Trend forecasters have seen sustainability as a hot topic for some time now, citing a more global awareness and education of the issue as one of the key
factors. We see it as more than a trend though, more as a responsibility of our company in the broader design industry. Luckily, there are so many
beautiful materials and design options available for specifiers and customers!
Many of the trends explore concepts of finding beauty in natural materials and celebrating imperfections which can be found in older materials and furniture. Even giving a second life to much-loved items. These ideas are helpful in contributing to a more environmentally friendly home and a clearer conscious for all involved. It also pushes the design industry to create new ways of thinking about manufacturing, quality, longevity and materials. It’s a win-win for the environment, the designer and the end-user.
So how can you implement these considered designs and materials into your own home?
Buy Once, Buy Well
As the adage goes, buy once, buy well certainly rings true when it comes to furniture and interior design products. While it may seem difficult to budget for such items, in the long run it makes sense to make an investment with the best you can afford. Quality products, materials and warranties mean that you will be replacing your items less frequently therefore it can make financial sense as well as lessening waste and landfill. Good quality furniture and materials are also worth refurbishing down the track too, another win for the environment.
Image by Satara via [www.satara.com.au] Featuring Satara's Bukawu Daybed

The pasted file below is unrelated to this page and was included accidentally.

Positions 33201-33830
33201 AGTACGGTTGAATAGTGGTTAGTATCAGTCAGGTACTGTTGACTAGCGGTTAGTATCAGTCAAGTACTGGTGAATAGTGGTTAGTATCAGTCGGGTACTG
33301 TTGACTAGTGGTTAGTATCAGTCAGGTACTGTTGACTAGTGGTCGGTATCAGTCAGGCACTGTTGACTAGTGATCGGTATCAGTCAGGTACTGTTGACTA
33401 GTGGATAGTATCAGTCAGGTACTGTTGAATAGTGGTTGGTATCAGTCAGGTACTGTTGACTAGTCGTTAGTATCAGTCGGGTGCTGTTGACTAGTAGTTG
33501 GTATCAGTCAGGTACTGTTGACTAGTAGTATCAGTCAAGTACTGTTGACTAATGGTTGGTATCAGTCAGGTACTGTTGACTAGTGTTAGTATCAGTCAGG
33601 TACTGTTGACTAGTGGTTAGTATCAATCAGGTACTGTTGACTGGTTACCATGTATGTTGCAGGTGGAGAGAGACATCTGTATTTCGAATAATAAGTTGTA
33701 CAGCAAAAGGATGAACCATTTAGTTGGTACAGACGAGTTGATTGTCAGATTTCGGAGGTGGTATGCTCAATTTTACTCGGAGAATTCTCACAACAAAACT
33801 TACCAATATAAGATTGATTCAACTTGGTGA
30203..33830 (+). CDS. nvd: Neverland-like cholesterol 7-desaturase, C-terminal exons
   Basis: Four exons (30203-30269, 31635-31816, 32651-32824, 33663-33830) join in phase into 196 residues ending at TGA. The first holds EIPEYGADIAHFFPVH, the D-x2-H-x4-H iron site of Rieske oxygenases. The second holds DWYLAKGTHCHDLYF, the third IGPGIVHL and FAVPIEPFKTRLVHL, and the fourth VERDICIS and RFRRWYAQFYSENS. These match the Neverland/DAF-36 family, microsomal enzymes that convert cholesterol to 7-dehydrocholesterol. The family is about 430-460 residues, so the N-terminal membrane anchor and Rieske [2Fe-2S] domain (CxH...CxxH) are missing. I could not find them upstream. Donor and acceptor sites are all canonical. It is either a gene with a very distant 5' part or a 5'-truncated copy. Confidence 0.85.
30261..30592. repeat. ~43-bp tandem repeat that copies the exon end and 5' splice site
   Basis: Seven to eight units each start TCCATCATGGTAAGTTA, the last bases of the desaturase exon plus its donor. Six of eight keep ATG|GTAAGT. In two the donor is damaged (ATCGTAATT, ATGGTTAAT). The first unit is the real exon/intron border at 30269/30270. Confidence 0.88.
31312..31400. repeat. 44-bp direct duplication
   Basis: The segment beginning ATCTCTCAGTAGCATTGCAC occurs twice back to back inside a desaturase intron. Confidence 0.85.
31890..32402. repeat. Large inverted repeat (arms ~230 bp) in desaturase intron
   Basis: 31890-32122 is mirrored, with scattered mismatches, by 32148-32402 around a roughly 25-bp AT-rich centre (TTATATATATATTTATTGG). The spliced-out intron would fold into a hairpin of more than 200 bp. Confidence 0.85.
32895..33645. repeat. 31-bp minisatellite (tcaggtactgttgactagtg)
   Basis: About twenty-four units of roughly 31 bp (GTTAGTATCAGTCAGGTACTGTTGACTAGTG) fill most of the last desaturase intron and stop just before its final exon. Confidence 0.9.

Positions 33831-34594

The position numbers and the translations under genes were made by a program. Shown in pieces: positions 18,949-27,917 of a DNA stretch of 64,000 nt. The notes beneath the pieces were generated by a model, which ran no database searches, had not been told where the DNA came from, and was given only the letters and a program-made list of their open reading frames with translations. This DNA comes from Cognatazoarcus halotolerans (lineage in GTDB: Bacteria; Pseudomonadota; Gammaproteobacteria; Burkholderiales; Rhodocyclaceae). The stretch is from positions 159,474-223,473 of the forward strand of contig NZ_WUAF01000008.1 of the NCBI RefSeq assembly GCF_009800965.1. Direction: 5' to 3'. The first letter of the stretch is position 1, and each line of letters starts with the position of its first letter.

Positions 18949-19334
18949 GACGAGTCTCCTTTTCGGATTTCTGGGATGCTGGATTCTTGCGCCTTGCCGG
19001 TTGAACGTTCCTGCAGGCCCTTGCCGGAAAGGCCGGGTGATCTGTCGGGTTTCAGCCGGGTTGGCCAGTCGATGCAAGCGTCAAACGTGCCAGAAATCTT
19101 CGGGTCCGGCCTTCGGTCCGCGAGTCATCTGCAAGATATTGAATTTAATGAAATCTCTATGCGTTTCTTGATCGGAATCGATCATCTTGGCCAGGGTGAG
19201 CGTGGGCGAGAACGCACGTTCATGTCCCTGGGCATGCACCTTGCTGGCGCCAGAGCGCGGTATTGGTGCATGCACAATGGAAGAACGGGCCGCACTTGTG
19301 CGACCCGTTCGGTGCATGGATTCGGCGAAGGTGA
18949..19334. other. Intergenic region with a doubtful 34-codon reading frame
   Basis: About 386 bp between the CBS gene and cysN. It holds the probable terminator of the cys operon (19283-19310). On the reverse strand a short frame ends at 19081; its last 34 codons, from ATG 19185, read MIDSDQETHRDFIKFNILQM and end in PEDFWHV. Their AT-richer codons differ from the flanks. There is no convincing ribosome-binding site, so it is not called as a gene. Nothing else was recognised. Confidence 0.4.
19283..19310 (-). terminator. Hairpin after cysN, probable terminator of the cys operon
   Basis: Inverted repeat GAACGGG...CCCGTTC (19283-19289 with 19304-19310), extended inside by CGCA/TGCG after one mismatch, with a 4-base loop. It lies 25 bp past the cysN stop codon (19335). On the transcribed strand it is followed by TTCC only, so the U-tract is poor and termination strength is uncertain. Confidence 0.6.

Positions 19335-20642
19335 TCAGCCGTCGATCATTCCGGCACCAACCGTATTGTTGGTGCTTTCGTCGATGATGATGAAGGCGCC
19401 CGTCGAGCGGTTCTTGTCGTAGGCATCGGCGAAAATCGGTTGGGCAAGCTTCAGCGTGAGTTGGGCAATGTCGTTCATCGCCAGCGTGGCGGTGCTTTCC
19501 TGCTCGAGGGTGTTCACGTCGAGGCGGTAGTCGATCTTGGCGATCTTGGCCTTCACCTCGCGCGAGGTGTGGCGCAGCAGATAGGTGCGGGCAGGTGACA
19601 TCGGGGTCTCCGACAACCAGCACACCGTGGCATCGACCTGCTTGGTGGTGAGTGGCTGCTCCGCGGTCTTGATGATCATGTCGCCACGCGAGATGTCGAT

Natural, Sustainable Materials
What is considered sustainable and what’s not can be quite a difficult area to navigate, with so many brands and designers claiming their product (in all consumer areas, not just interiors!) is sustainable. There are so many wonderful options which cause minimum impact on the environment, such as natural materials which grow and can be replenished quickly, such as bamboo, rattan, willow and other grasses. Other materials may be reclaimed and given a second life, such as recycled timbers which are a beautiful addition to any home. New technology is also pushing the boundaries and HDPE plastics are being used in outdoor furniture. This special type of plastic is not only hard wearing but recyclable too.
Design by Martin J Scott Design featuring Satara's Roxanne Lounge Chairs
Something Old, Given New Life
Image via [www.juxtoposition.com]
A Whole Lifecycle Considered
It’s easy to forget about products once we no longer have a need for them. Even good quality pieces can come to an end. But then what? Natural materials and HDPE like those mentioned above are excellent examples of this. They’re able to return to nature or given a new, different life. It’s our responsibility to consider the WHOLE lifecycle of a product, not just while it’s in our homes.
“Half House” by Atticus & Milo. Photo by Shannon Mcgrath
The Bigger Picture
Sustainability is multifaceted and complex. There’s the materials, the manufacturing and technologies. But there’s also the communities which are involved at the very core of furniture and other products production. Who’s making it and how are traditional skills maintained? Most reputable companies who import or manufacture products will have this information on hand- if they’re committed to the bigger picture.
Photo by Michael MauneyThe Future
There are some brilliant minds and visionaries out there and the future is looking bright. At a recent trend forecasting seminar, we saw all sorts of fascinating things, from a chair made of leaves to furniture made from trash and even tiles made from recycled television sets! The future of design is exciting for those who want to take the leap…
Simon Kern’s Beleaf Chair, made from fallen leaves